Kilkenny has designs on adding 10 shops to chain by 2018
Retailer signs partnership with Ebay to offer goods to a wider audience online
The company, which is run by Marian O’Gorman and her family, has just opened in the Pavilions in Swords, Co Dublin, and will shortly add an outlet at the Whitewater Shopping Centre in Newbridge, Co Kildare. Photograph: Cyril Byrne
Irish craft and design retailer Kilkenny is planning to add 10 stores to its chain over the next five years in response to growing sales and better value rents for new outlets.
The company, which is run by Marian O’Gorman and her family, has just opened in the Pavilions in Swords, Co Dublin, and will shortly add an outlet at the Whitewater Shopping Centre in Newbridge, Co Kildare. These have created 60 jobs to bring its total employment level to about 250.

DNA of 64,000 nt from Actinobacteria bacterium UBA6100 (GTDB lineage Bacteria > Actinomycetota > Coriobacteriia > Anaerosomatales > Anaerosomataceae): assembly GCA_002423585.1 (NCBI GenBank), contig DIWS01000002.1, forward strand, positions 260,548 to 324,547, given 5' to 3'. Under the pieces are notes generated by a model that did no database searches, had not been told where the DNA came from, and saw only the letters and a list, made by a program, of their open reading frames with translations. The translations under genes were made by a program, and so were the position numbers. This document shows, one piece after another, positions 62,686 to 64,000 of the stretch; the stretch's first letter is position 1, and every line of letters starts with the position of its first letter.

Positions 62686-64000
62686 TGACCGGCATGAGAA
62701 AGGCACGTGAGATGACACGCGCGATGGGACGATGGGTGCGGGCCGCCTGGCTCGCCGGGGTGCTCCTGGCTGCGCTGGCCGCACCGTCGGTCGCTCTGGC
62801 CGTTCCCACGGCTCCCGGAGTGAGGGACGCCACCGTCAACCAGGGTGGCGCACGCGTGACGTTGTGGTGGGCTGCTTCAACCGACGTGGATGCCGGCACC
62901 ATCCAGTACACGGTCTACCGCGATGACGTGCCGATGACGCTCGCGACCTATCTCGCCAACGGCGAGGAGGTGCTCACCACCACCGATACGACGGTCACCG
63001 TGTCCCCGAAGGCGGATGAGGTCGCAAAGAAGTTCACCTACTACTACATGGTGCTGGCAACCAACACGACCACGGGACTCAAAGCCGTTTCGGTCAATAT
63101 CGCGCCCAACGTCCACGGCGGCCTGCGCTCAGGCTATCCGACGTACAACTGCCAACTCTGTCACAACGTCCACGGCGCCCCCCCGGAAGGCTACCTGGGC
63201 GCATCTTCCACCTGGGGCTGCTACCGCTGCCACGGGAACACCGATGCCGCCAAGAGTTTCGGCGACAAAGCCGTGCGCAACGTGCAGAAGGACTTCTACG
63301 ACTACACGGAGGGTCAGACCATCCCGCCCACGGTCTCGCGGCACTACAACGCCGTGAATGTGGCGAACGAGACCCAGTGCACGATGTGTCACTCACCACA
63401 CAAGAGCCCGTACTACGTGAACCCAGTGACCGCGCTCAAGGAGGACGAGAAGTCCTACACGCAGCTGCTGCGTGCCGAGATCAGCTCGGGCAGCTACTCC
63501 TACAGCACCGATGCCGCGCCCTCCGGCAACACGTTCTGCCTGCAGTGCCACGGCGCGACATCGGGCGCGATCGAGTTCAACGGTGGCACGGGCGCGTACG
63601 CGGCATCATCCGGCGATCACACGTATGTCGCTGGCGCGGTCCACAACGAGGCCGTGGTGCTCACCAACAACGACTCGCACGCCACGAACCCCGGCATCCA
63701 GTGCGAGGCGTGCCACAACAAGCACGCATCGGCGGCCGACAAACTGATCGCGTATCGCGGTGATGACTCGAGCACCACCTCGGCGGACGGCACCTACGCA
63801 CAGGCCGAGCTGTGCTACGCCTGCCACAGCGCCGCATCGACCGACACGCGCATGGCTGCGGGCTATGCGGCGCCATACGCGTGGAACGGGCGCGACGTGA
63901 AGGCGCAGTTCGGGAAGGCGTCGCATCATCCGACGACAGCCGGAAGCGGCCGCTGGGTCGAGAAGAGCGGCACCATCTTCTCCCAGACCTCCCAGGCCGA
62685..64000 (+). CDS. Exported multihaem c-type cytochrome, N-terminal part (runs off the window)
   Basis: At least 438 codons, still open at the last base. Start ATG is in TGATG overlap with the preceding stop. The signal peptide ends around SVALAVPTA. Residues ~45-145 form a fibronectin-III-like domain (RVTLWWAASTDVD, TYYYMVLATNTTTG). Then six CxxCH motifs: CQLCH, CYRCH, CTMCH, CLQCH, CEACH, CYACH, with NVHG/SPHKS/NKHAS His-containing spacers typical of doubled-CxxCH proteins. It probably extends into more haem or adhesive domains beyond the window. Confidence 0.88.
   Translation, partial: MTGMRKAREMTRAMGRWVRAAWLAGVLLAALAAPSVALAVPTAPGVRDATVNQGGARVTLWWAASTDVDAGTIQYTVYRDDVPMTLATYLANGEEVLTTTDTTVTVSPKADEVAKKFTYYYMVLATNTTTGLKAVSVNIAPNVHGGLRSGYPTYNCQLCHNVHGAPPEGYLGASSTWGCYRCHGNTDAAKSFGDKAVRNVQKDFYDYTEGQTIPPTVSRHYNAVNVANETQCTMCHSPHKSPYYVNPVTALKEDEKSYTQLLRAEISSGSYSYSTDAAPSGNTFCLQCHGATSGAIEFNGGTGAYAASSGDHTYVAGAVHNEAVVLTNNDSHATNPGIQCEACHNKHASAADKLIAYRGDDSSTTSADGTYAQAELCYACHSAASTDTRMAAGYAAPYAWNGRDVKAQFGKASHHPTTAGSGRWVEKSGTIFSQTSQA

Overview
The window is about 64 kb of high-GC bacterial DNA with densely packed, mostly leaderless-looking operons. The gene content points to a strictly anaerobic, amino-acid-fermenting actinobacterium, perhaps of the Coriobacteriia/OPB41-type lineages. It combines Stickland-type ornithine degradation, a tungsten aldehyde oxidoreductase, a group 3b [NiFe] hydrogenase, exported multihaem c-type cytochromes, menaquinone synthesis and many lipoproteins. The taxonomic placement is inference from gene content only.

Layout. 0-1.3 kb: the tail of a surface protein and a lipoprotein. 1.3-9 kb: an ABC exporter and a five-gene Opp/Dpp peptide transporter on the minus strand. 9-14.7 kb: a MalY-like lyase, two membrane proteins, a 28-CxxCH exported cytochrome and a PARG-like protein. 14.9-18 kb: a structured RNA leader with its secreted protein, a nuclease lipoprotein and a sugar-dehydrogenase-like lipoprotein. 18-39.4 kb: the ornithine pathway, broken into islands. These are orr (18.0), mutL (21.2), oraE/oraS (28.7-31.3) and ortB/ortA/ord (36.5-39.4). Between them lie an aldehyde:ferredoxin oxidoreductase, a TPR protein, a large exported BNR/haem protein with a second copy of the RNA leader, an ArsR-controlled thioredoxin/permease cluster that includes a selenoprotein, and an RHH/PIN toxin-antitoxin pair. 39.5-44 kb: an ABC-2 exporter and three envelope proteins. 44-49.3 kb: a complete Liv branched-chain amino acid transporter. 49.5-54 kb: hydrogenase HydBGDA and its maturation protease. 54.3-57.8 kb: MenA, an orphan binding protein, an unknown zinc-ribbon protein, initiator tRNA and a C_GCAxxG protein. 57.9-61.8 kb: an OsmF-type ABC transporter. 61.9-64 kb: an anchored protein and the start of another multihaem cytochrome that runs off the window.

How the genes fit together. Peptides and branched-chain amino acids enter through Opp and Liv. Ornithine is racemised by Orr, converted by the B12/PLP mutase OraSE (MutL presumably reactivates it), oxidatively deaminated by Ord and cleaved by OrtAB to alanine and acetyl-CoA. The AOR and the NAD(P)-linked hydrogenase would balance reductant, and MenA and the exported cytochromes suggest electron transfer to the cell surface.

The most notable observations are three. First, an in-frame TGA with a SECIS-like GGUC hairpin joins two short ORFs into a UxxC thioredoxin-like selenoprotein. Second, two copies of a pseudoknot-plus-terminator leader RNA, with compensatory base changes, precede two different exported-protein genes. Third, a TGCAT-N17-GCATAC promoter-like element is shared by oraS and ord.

Kilkenny is also planning to open two warehouses that will create 10 jobs while another eight retail stores are slated to open by 2018 in a move that will involve an investment of more than €1 million.
Kilkenny has also invested substantially in its flagship store on Nassau Street, opposite Trinity College in Dublin, including a €500,000 refurbishment of its first-floor restaurant. Sales in the 250-seat restaurant are up 35 per cent.
The Irish-owned retailer has been in expansion mode for the past 18 months, adding stores in Trim, Co Meath, Stillorgan, Co Dublin, and Douglas, Cork.
It has also signed an agreement with global online giant Ebay to offer its goods to a wider audience. “This partnership will allow us to reach a mass market and means Irish designs will be available to a much wider consumer audience,” Ms O’Gorman said.
Kilkenny’s like-for-like sales are up 4 per cent. It made a a profit of €520,000 on revenues of €22 million last year. It expects to generate revenues of about €25 million in the current financial year, which closes at the end of January 2014.
Its mix of business is roughly 80 per cent domestic and the balance from tourists.
After years of effectively being priced out of the market, Ms O’Gorman said expansion was now possible. “Rents are 50 per cent of what they were five years ago and the break clauses are different now, too. So there’s a lower risk involved. We couldn’t afford to expand five years ago because it was just too expensive.”